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When we used Propel Accelerator to download Web pages, they arrived two to three times faster than with a standard 56K connection. In some cases, pages displayed more swiftly than on a high-speed digital subscriber line (DSL). Truly, we were amazed. If you visit the same sites day in and day out--and your ISP budget isn't already stretched to the max--Propel is worth the $5 monthly fee. Keep in mind that it's no substitute for a cable modem or a DSL connection, and if you don't visit the same graphics-intensive sites often, this Internet-caching app's benefits won't be as compelling.
Easy does it
Propel offers the fastest, most painless installation imaginable. After downloading the file, simply click through the install wizard--no need to log off the Internet, close your browser, or reboot. The program simply places an icon in your system tray, and you're ready to go.
Propel works its internal magic in a handful of ways. On your desktop, it compresses graphics and other large files as they download, then decompresses them on the fly inside your browser. The program also caches the pages on your hard drive and updates only the data that's changed, so the same site will load even faster the next time you visit. The software also fools your ISP's servers into thinking you have a persistent connection (à la cable or DSL) by routing Web pages through the Propel network of servers, eliminating annoying dial-up time-out disconnections.
Speed you need
How fast is Propel? To test its speed, we timed a few graphics-intensive pages without Propel, then cleared our browser's cache before accessing the same sites with Propel. When we first visited CNET's home page using a standard 56K connection, the site took 24 seconds to download; using Propel, it took only 8 seconds. The next time we visited, Propel loaded the page in an amazing 4 seconds. The same held true for Amazon--20 seconds without Propel, 11 seconds with, and we eventually got down to an average of 6 seconds. These rates held their ground with a half dozen other sites that we checked. We even tested it using a supercheap ($7 per month) ISP account, and it worked just fine. But the software does nothing to speed up streaming media, file downloads, or POP3 e-mail connections--areas where broadband really shines.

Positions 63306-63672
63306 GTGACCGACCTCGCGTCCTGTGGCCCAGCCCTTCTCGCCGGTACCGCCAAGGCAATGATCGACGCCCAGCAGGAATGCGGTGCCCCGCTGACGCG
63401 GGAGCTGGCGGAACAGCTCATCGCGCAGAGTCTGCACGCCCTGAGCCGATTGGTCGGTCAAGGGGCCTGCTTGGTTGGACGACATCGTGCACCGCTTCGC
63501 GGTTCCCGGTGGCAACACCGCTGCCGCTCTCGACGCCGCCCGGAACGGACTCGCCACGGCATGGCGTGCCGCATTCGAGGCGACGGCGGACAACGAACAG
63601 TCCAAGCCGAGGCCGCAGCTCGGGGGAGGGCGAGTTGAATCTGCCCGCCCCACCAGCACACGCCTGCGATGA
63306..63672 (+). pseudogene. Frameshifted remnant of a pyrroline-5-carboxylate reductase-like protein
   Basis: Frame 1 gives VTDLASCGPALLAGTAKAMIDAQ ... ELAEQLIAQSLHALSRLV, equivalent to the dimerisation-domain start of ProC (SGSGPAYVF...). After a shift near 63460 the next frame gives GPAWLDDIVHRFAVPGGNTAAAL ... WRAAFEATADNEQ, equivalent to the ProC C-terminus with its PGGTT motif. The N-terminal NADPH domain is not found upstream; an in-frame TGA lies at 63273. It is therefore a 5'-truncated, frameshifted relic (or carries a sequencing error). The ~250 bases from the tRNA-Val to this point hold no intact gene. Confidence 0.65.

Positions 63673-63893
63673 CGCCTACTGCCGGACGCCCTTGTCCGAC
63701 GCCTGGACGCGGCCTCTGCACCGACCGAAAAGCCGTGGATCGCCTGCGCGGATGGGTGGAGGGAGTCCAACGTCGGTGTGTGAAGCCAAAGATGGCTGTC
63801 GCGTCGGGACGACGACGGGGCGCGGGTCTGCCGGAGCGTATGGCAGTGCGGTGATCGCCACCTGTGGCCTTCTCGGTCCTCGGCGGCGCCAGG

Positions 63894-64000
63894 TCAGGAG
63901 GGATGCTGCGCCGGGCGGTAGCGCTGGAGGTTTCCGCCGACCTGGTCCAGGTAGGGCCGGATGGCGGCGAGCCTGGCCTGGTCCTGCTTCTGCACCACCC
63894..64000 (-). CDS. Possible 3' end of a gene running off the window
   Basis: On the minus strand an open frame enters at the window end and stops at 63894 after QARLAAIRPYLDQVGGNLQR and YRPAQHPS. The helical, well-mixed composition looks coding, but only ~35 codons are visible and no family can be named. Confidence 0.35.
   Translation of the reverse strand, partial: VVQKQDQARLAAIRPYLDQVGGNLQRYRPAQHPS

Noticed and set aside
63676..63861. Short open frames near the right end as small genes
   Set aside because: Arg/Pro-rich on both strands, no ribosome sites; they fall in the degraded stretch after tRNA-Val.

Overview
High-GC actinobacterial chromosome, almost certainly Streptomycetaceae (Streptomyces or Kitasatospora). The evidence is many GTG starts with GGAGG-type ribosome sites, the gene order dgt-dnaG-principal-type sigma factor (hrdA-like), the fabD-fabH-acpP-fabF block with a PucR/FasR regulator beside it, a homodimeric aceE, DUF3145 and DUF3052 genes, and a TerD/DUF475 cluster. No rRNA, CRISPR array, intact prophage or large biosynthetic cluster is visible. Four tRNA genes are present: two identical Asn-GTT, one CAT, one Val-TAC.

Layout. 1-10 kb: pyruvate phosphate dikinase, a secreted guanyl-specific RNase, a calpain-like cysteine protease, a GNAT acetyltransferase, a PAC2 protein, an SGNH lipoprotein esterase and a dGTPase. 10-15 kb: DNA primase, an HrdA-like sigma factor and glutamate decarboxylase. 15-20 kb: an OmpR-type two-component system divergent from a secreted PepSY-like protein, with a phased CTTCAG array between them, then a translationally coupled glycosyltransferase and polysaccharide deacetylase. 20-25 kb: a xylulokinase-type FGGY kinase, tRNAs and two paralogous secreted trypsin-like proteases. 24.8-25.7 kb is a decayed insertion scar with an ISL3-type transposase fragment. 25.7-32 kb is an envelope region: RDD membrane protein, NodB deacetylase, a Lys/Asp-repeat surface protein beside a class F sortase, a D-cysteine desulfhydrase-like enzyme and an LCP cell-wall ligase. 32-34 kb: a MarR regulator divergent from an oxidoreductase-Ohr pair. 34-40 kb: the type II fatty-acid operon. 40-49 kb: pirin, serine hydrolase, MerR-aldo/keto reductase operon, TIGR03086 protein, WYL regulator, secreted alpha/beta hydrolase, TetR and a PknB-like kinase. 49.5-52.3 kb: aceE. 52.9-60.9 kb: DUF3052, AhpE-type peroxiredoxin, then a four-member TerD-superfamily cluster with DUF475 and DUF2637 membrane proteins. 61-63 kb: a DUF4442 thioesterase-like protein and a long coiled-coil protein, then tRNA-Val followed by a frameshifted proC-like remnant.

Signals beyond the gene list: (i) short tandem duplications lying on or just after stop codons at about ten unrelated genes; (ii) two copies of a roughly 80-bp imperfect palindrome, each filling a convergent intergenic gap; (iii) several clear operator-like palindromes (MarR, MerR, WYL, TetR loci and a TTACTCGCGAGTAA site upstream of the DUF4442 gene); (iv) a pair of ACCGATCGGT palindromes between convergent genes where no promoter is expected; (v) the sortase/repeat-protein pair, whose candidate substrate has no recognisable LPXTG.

Of course, the benefits of Propel vary depending on how you surf. If you visit graphics-rich (and painfully slow) sites such as ESPN, CNN, or MSNBC, it's a godsend. But if you spend most of your day doing Google searches, you may see little or no difference since Google is already quite fast.
Poor pics; no phones
On the downside, we ran into a few glitches using Propel. Page downloads occasionally stalled, and some pages displayed without any graphics. Propel was also slightly inconsistent; a page might load quickly once, then more slowly the next time. But hey, it's the Internet; bad things happen even to good connections.
Propel doesn't provide any phone support, either, just an extensive online FAQ and e-mail support. We e-mailed a question and received a response--from a human, not a computer--in less than four hours. That's darned fast. In any case, the program is so straightforward, odds are good that you won't need much support.
The next best thing next to broadband?
Don't mistake Propel for a poor man's DSL or cable account. However, if you can't get your hands on either of those high-speed options, Propel is a mighty tempting alternative.